Justice tom clark dissented to the decisions with respect to all defendants except the one whose conviction was upheld. According to Clark, the Court should have continued to accept the totality of the circumstances test for determining whether a defendant's statements or confession were made voluntarily. Clark concluded that only the defendant whose conviction was upheld gave a confession that was not voluntary.
Justices john m. harlan, potter stewart, and byron r. white dissented in all the cases. In an opinion authored by Harlan, the dissent argued that the majority had exaggerated the evils of normal police questioning. According to Harlan, "Society has always paid a stiff price for law and order, and peaceful interrogation is not one of the dark moments of the law."
Another dissent by White argued that the majority had gone too far in imposing such procedural requirements on the law enforcement community. White predicted that the new procedures would prevent the early release of the truly innocent because they discourage statements that would quickly explain a situation. According to White, the procedures were "a deliberate calculus to prevent interrogations, to reduce the incidence of confessions and pleas of guilty and to increase the number of trials." "I have no desire whatsoever," wrote White, "to share the responsibility for any such impact on the present criminal process."
The Miranda case was remarkable in at least two ways. The opinion mandated important procedural changes that had to be followed by every law enforcement official across the country. In addition, the majority opinion's survey of interrogation tactics sent a rare notice to the law enforcement community that the Court was aware of, and would not tolerate, abuse in interrogation.
Two years after the decision in Miranda, congressional anger at the decision led to the passage of 18 U.S.C.A. § 3501 (1996), which restored voluntariness as a test for admitting confessions in federal court. The u.s. justice department, however, under attorneys general of both major political parties, refused to enforce the provision, believing the law to be unconstitutional. The law lay dormant for several decades until the Fourth Circuit Court of Appeals in 1999 ruled that Congress had the constitutional authority to pass the law. United States v. Dickerson, 166 F.3d 667 (4th Cir. 1999).
The Supreme Court disagreed with the Fourth Circuit. In a 7–2 decision, the Court ruled that because Miranda had been based on the Fifth and Fourteenth Amendments, Congress did not have the constitutional authority to overrule the decision through legislation. Dickerson v. United States, 530 U.S. 428, 120 S. Ct. 2326, 147 L. Ed. 2d 405 (2000). In addition, the Court refused to overrule Miranda. Chief Justice william h. rehnquist, who has been a frequent critic of the decision, wrote the majority opinion that upheld the decision. According to Rehnquist, the ruling had become "part of our national culture" with respect to law enforcement.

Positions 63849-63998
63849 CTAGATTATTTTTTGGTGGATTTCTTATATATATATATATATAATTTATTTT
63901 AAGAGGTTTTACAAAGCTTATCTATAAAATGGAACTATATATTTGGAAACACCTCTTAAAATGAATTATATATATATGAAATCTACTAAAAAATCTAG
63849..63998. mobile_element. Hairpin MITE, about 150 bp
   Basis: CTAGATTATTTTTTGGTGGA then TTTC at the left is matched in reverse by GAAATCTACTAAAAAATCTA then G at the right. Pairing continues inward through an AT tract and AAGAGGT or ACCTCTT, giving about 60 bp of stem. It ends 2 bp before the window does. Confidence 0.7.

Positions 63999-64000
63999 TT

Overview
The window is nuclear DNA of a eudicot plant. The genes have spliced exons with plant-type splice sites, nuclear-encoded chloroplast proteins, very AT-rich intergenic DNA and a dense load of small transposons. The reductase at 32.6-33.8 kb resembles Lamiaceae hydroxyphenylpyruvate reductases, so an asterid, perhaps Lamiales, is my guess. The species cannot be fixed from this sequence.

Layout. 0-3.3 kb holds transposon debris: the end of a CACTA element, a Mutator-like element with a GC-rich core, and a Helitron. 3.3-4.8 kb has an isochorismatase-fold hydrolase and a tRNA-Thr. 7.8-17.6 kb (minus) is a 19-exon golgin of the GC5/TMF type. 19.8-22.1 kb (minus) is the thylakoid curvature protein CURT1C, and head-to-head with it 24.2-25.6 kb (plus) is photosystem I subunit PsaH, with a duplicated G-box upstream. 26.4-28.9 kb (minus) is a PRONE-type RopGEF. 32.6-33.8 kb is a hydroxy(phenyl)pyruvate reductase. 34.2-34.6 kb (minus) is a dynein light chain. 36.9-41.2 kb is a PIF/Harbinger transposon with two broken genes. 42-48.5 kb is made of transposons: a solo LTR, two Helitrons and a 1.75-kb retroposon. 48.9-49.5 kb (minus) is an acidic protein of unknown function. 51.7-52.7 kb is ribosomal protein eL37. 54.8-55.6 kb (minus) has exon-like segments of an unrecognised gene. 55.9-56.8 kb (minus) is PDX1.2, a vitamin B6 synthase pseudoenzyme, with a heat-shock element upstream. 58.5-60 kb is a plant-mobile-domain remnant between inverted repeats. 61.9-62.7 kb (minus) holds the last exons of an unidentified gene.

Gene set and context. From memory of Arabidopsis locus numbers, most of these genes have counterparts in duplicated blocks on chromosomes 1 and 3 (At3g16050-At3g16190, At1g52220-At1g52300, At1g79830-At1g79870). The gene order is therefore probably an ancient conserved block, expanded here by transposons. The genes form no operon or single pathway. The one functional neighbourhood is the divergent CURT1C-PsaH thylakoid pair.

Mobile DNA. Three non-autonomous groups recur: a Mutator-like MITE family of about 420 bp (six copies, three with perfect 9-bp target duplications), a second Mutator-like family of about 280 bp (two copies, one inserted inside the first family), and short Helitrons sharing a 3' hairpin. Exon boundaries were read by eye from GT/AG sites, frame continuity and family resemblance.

However, the Miranda holding has been pared down by the High Court. In 1985 the Court held that if a defendant makes an incriminating statement without the Miranda warning and then later receives the Miranda warning and confesses, the confession should not be excluded from trial (Oregon v. Elstad, 470 U.S. 298, 105 S. Ct. 1285, 84 L. Ed. 2d 222 ).
In Illinois v. Perkins, 496 U.S. 292, 110 S. Ct. 2394, 110 L. Ed. 2d 243 (1990), the Court held that the Miranda warning is not required when a suspect who is unaware that he or she is speaking to a law enforcement officer gives a voluntary statement. In Withrow v. Williams, 507 U.S. 680, 113 S. Ct. 1745, 123 L. Ed. 2d 407 (1993), the Court held that a prisoner can not base a habeas corpus petition on the failure of law enforcement to give Miranda rights before interrogation.
In Moran v. Burbine, 475 U.S. 412, 106 S. Ct. 1135, 89 L. Ed. 2d 410 (1986), however, the Court appeared to return to the totality of the circumstances test. In Moran, a lawyer representing a criminal suspect, Brian Burbine, called the police station while Burbine was in custody. The lawyer was told that Burbine would not be questioned until the next day. In fact, Burbine was questioned that day, and he confessed, without requesting the lawyer and after being told his Miranda rights. According to the Court, the conduct of the police fell "short of the kind of misbehavior that so shocks the sensibilities of civilized society as to warrant a federal intrusion into the criminal processes of the States." Although law enforcement had not given Burbine a full opportunity to exercise his right to an attorney, a 6–3 majority of the Court concluded that, on the facts of the case, the incriminating statements were made voluntarily and that excluding them was therefore not required.
In 2002, the Supreme Court granted certiorari to consider a case involving the question of whether police officers are required to give criminal suspects their Miranda rights even if the suspects are never brought to trial. In 1997, Oliverio Martinez, a farm worker, was shot and injured by police officers during a struggle. A police sergeant, Ben Chavez, questioned Martinez for 45 minutes while the latter lay in a hospital bed. Chavez never gave Martinez his Miranda warnings, and Martinez insisted that he did not want to answer the questions.